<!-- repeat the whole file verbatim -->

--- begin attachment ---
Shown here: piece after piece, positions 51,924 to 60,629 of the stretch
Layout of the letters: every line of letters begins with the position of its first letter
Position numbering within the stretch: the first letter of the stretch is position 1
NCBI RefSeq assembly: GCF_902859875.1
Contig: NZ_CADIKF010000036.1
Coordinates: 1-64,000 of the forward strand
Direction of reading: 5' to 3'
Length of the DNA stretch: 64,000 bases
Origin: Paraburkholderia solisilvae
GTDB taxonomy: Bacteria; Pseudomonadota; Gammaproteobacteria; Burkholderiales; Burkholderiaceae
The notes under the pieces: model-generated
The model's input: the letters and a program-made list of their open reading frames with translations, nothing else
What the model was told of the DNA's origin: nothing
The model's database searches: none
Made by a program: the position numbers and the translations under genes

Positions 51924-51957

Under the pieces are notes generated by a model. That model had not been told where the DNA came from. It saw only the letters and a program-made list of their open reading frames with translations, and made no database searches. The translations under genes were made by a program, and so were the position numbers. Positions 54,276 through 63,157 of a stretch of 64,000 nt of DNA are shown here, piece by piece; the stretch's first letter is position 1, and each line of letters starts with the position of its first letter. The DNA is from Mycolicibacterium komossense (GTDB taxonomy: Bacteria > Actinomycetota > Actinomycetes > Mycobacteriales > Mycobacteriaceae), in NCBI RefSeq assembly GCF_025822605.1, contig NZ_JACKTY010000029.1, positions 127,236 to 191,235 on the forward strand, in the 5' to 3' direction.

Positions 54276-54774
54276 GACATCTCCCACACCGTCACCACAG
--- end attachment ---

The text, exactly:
Shown here: piece after piece, positions 51,924 to 60,629 of the stretch
Layout of the letters: every line of letters begins with the position of its first letter
Position numbering within the stretch: the first letter of the stretch is position 1
NCBI RefSeq assembly: GCF_902859875.1
Contig: NZ_CADIKF010000036.1
Coordinates: 1-64,000 of the forward strand
Direction of reading: 5' to 3'
Length of the DNA stretch: 64,000 bases
Origin: Paraburkholderia solisilvae
GTDB taxonomy: Bacteria; Pseudomonadota; Gammaproteobacteria; Burkholderiales; Burkholderiaceae
The notes under the pieces: model-generated
The model's input: the letters and a program-made list of their open reading frames with translations, nothing else
What the model was told of the DNA's origin: nothing
The model's database searches: none
Made by a program: the position numbers and the translations under genes

Positions 51924-51957

Under the pieces are notes generated by a model. That model had not been told where the DNA came from. It saw only the letters and a program-made list of their open reading frames with translations, and made no database searches. The translations under genes were made by a program, and so were the position numbers. Positions 54,276 through 63,157 of a stretch of 64,000 nt of DNA are shown here, piece by piece; the stretch's first letter is position 1, and each line of letters starts with the position of its first letter. The DNA is from Mycolicibacterium komossense (GTDB taxonomy: Bacteria > Actinomycetota > Actinomycetes > Mycobacteriales > Mycobacteriaceae), in NCBI RefSeq assembly GCF_025822605.1, contig NZ_JACKTY010000029.1, positions 127,236 to 191,235 on the forward strand, in the 5' to 3' direction.

Positions 54276-54774
54276 GACATCTCCCACACCGTCACCACAG